Given how few fees Varo charges, many of its customers wonder how it turns a profit.
The only fee Vary takes from its customers is a $2.50 charge for out-of-network ATM withdrawals — though, as stated above, you may be on the hook for third-party charges to make cash deposits at Green Dot locations.
Varo also earns money through partner offers, as well as through debit card transaction fees paid by the merchant. (In other words, in ways that don’t affect you at all!)
Varo’s customer service is available via phone or email.
- Phone: 1-800-827-6526 available Friday, 8 a.m. to 9 p.m. ET and Saturday – Sunday, 11 a.m. to 7 p.m. ET,
- Email: [email protected]
Varo Bank is a convenient and low-cost alternative to a major, sticks-and-bricks bank that may charge a rash of fees in return for their services. However, it’s not the right alternative for everyone.
Varo might be a good fit if you:
- Receive your paychecks mostly in the form of direct deposits.
- Find yourself frequently hit by frustrating bank fees that you’d rather avoid.
- Would like to earn a significant interest rate on your savings account without paying monthly fees.
- Have a fairly minimalistic approach to your finances and aren’t looking for a bank that can offer extras like credit cards, loans, etc.
- Travel frequently, but only to the countries listed above where Varo offers in-network ATMs.
- Are interested in learning more about Varo’s partner offers, which could help you earn and save money as well as build your credit.
On the other hand, Varo might not be the best fit if you:
- Work for tips or otherwise deal with a lot of cash.
- Need small business banking or other peripheral financial products.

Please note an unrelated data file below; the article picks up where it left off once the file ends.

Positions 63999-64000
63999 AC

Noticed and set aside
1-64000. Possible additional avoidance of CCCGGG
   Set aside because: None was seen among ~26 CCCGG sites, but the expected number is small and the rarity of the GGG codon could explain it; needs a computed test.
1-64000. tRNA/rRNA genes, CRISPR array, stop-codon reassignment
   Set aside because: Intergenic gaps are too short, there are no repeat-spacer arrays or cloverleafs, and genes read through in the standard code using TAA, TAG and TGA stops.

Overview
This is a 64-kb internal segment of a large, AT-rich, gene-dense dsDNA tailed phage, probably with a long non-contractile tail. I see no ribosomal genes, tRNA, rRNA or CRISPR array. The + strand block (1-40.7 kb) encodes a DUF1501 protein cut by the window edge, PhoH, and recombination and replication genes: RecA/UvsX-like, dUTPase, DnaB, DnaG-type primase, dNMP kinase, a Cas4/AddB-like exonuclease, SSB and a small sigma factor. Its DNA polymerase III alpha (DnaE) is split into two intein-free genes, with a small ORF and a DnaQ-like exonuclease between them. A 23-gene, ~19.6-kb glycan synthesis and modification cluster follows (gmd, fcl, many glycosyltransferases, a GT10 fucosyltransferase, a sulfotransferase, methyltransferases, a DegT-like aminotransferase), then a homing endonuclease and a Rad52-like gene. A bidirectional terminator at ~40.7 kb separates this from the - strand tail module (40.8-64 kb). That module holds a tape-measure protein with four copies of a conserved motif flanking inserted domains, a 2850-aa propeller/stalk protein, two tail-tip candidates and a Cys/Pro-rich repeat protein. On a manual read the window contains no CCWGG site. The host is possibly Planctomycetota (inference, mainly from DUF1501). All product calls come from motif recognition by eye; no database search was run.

- Travel frequently outside of the above-listed countries.
- Keep more than $10,000 in savings.
The Penny Hoarder’s editorial team considers more than 25 factors in its bank account reviews, including fees, minimum daily balance requirements, APYs, overdraft charges, ATM access, number of physical locations, customer service support access and mobile features.
To determine how we weigh each factor, The Penny Hoarder surveyed 1,500 people to find out what banking features matter most to you.
For example, we give top grades to banks that have low fees because our survey showed that this is the No. 1 thing you look for in a bank. Because more than 70% of you said you visited a physical bank branch last year, we consider the number of brick-and-mortar locations. But more than one-third of you use mobile apps for more than 75% of your banking, so digital features are also considered carefully.
Ratings are assigned across the following categories:
- Personal checking accounts
- Personal savings accounts
- Small-business banking
- Mobile banking
Credit card and loan products are not currently considered.
Jamie Cattanach is a full-time freelance writer whose work has been featured at Fodor’s, Yahoo, SELF, The Huffington Post, The Motley Fool and other outlets. Learn more at www.jamiecattanach.com.